Working in a new environment is one of those instances that can serve as self-reflection, and can really make you in tune with your strengths and weaknesses. Looking at myself back when I first started a year and a half ago to now, I can say that I adapt quite quickly. Things that seemed foreign to me back then coming from a conceptual, and theoretical way of looking at architecture now adhere seamlessly to how practical architecture can be at a professional level.
How did the position increase your professional confidence?
Being flung so far off the theoretical side of architecture became a catalyst to learning. There wasn’t a day in the office where I wasn’t trying to pick someone’s brain on the way they operated in reaction to such a demanding profession. Being able to obtain answers directly from those with years of experience, that have succeeded and failed far more times than I have, really gave me the confidence to be wrong. In the field of architecture, I think, it is the most important trait you can have. To have this confidence makes you almost immune to the daily challenges of having to accommodate to so many people, and in turn, this generates the curiosity to innovate.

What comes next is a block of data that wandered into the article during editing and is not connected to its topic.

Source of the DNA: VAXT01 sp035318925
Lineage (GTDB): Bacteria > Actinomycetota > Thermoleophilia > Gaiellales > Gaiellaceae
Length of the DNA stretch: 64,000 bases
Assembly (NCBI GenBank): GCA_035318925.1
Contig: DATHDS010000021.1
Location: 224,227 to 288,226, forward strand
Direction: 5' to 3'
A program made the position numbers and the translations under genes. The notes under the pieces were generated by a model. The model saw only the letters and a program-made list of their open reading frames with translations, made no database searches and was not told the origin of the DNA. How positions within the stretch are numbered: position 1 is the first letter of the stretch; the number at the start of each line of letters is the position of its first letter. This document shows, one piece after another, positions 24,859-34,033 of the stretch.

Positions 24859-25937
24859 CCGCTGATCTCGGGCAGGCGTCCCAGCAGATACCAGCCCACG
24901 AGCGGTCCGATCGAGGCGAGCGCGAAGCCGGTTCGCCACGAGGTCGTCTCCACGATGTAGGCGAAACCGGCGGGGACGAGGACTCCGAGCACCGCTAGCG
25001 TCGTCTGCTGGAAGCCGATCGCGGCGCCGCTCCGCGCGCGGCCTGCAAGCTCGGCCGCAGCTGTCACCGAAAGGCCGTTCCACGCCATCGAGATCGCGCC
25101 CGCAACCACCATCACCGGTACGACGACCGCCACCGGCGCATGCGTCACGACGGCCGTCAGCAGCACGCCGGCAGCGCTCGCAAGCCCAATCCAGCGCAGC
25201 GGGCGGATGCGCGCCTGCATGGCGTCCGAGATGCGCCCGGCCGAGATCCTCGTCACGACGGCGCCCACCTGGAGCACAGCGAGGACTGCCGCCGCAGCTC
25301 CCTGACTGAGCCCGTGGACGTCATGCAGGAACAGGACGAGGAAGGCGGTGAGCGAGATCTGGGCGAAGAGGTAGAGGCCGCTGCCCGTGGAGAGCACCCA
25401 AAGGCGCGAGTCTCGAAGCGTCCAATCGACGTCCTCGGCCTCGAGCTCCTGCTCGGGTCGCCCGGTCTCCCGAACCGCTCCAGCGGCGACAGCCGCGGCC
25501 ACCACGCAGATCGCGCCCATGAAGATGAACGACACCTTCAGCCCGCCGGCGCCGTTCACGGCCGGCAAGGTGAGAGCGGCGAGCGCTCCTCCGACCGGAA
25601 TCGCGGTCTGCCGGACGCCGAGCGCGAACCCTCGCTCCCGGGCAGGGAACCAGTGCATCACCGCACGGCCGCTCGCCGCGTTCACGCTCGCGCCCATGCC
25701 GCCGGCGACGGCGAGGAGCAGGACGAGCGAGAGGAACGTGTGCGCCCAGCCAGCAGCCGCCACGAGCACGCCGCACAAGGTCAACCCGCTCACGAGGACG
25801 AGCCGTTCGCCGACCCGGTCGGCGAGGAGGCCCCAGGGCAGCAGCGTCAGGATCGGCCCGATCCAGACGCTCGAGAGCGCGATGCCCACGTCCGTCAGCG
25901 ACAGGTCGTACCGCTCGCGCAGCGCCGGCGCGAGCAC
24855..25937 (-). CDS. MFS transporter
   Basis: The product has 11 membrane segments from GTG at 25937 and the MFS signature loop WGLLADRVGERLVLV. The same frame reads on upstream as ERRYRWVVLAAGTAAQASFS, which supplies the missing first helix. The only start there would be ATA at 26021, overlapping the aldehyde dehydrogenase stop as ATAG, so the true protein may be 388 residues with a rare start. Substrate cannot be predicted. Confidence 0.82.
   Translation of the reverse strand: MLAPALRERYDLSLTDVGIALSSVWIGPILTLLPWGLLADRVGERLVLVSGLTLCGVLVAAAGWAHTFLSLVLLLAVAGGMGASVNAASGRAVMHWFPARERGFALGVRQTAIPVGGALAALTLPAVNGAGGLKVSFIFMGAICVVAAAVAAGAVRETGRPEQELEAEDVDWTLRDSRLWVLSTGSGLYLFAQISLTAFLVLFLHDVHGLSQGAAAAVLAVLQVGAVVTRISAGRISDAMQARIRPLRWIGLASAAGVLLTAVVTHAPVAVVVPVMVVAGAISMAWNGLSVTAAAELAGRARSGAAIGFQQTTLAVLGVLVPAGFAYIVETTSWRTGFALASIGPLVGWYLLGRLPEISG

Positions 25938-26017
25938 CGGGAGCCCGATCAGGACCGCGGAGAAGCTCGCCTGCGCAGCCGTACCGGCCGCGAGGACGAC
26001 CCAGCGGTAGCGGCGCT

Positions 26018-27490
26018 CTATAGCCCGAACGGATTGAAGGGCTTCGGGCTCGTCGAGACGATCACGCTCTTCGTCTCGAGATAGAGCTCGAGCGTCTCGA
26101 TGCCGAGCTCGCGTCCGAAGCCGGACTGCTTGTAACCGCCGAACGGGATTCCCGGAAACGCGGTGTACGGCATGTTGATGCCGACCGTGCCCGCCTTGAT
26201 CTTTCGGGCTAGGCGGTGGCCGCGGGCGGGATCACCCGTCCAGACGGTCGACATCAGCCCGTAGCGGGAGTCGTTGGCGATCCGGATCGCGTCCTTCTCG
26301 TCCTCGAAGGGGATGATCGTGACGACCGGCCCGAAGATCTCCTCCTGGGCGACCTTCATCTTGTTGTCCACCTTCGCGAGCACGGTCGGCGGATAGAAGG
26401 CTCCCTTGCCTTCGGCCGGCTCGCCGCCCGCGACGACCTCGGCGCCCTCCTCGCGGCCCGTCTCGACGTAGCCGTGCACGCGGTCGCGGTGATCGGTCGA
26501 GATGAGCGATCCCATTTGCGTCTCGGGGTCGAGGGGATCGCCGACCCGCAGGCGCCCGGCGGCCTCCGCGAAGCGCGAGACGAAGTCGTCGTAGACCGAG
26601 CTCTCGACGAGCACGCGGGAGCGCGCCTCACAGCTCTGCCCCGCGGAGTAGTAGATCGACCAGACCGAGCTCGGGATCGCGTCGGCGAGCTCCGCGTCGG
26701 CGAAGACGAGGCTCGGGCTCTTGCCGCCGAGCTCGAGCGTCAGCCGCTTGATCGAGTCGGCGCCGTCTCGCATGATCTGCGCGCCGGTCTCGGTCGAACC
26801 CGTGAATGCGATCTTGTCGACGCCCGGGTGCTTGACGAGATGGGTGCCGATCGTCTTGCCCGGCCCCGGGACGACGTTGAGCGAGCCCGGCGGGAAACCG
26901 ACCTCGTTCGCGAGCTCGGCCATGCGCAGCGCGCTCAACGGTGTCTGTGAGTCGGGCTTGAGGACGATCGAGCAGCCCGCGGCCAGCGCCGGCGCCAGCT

How did you expand your professional network?
STRANG has become almost this distant family to me now, they’re not just colleagues but close friends, mentors, teachers, etc. I know that whenever the time comes to move on to other opportunities I’m always going to have this supporting backbone to rely on, whether it comes to helping bridge connections with other individuals in the industry or just providing advice on moving forward. Having this strong foundation really sets up a promising future. I would go on to advise anyone that is starting or is currently in a firm to really give time to and nurture these relationships because, not only can it yield lifetime mentors, but it can open up future opportunities.
How did it help you prove yourself in the “real-world?”
Going back to Renzo’s quote about the poet, the humanist, and the builder, I can say that I’m starting to feel like I’m walking in these three shoes simultaneously now. I wouldn’t dare to say I’m any of those three yet, but as time goes by, you start to feel those shoes fill up a little bit more each time.